The Intricacies of Staging the Entebbe Rescue
By Heidi Krizer Daroff
Moving through this month’s Reading Israel book selection, Entebbe: A Defining Moment in the War on Terrorism by Iddo Netanyahu, a few key points about the Israel Defense Forces and the people of Israel at that time period become very clear.
In 1976, the IDF had not conducted a major operation beyond Israel’s borders and certainly not a rescue mission that would take place over two thousand miles away. This situation came at a difficult time. Netanyahu explains in the book:
“It may be that then, as he (Yonatan Netanyahu) sat alone in his office, he saw for the first time the full significance of the operation and the risks it entailed. The people of Israel had yet to recover from the devastating blow of the Yom Kippur War in 1973...If the operation failed-if the hostages, or most of them, were killed, and if the elite forces of Israel’s army were captured or wiped out, far from the country’s borders- the effect on the country’s spirit would be crushing…”
There were so many moving parts to this effort. There were close to one hundred Jewish, Israeli hostages as well as airline crew being held. The number of terrorists holding them was uncertain and to make matters worse, there were units of Ugandan soldiers assisting the terrorists on the ground in Entebbe in their demands.
According to the author, Yoni Netanyahu, commander of the elite fighting force, the unit, spent several days preparing the mission and organizing every detail.
There were so many obstacles to success, everything from securing the Prime Minister’s Cabinet's approval, to flying under the radar so that neighboring Arab countries would not be able to alert the terrorists to the mission underway, devising a plan such as using a Mercedes rigged to look like Ugandan dictator Idi Amin’s personal car was driving when it was really loaded with members of the fighting force of the IDF, to making sure that all of the soldiers involved (from combat forces to storm the buildings where the hostages were held, Air Force pilots to fly the military planes to Uganda and back, doctors to treat the injured in a flying hospital because they could not spend any extra time in the hostile territory of Uganda, and many others who played a vital role in this effort) knew their responsibilities and carried them out with precision.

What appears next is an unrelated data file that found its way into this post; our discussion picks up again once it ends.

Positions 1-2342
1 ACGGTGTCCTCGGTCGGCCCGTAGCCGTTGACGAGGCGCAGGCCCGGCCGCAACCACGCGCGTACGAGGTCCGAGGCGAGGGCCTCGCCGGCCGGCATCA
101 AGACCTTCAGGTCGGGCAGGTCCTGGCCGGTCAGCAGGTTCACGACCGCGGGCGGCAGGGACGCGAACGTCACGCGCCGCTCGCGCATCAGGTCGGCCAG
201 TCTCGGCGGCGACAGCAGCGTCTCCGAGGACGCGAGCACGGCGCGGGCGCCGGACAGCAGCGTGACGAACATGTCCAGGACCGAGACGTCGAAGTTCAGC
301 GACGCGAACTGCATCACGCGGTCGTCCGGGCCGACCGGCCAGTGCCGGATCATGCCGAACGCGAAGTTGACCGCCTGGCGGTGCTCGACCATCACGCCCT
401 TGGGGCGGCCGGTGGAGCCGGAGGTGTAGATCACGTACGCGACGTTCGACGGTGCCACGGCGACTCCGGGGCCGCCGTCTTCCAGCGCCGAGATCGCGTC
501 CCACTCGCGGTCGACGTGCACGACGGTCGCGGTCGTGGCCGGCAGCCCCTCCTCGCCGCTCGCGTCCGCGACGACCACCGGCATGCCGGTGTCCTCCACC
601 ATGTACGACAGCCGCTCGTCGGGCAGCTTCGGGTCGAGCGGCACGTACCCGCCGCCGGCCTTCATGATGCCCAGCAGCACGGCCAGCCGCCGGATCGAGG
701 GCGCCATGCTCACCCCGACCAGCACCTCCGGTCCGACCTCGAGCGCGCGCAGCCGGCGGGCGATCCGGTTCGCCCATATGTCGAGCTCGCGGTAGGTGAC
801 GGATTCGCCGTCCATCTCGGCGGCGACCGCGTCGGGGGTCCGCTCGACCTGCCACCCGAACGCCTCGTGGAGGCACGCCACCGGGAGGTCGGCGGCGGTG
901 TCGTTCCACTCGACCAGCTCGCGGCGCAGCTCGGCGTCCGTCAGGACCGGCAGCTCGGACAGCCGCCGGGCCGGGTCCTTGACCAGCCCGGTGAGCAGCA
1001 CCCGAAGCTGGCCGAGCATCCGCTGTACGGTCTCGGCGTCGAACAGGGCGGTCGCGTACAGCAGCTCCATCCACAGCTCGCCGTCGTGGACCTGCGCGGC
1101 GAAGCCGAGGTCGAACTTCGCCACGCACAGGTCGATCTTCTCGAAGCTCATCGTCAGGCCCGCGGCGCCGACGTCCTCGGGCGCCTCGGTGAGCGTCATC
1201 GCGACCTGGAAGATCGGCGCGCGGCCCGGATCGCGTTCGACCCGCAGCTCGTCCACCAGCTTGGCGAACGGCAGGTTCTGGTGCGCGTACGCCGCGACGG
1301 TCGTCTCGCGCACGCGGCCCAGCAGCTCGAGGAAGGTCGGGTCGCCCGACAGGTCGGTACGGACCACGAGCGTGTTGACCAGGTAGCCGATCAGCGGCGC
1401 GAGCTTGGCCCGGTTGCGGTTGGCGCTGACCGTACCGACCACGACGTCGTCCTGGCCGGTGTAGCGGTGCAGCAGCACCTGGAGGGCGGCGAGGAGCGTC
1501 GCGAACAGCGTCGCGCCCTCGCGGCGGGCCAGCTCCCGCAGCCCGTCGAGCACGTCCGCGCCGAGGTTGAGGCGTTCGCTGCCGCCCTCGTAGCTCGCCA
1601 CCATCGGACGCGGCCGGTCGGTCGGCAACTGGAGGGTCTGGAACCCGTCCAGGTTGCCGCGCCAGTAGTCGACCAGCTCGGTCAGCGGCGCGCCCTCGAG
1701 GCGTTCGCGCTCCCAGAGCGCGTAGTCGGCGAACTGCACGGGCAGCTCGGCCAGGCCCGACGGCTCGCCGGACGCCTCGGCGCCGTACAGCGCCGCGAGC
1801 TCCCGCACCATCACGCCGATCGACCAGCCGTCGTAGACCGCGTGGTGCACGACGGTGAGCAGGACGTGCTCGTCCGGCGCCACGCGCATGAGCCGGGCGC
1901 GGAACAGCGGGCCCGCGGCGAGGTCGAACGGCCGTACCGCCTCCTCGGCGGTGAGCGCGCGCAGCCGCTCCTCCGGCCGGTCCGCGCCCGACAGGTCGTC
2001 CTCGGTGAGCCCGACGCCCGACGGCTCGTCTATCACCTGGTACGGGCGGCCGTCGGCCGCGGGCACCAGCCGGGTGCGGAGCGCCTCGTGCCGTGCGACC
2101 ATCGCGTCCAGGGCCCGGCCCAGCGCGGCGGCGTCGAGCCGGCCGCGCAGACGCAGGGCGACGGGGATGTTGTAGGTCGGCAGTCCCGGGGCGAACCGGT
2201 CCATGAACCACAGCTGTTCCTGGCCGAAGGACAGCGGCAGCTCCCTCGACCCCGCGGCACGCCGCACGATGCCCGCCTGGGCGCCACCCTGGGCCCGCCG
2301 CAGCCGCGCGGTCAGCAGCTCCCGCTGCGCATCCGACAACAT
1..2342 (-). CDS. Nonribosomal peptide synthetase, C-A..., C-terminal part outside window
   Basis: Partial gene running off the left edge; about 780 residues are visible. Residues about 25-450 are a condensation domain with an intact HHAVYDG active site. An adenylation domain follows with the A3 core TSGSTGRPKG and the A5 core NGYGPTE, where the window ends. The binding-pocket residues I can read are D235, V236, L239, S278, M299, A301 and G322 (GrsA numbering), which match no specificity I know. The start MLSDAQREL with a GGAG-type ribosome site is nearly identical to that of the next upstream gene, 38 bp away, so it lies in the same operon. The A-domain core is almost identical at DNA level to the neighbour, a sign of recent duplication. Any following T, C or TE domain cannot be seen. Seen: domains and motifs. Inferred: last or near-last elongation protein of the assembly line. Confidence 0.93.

On top of all this was the urgency involved. Usually a mission as complex as this would require months of planning but Yoni’s team barely had days to prepare and bring the innocent hostages home alive.
Iddo Netanyahu further describes the feelings among the people of Israel:
“Among other Israelis, a feeling of helplessness and despair spread. People listened to the radio news broadcast every hour, and the picture seemed clear enough: The Arabs were about to win another victory, boosting their hubris and their strength. And Israel was helpless. Either it would give in to terror and release murderers from their cells, or would refuse to bend, and a hundred innocent people would be killed. There seemed to be no reasonable way out.”
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Until a later chapter describes:
“Orders in Hebrew filled the hall. One of the soldiers announced, ‘We’ve come to take you home,’ and the people began to understand that the inconceivable had indeed happened...salvation had suddenly come, in the form of young Israelis emerging from the night.”
Literally overnight the situation went from horrendously frightening to overwhelmingly thrilling. The members of the Israel Defense Force knew that it was up to them and only them to bring their people home - and that is exactly what they did.
Heidi Krizer Daroff enjoys sharing her passion for Israel with others as North America Director of The Israel Forever Foundation. While her passport indicates that she does not reside in Israel, her heart definitely does. Through her storytelling, Heidi invites you to grow your involvement and add more Israel Forever into your daily life.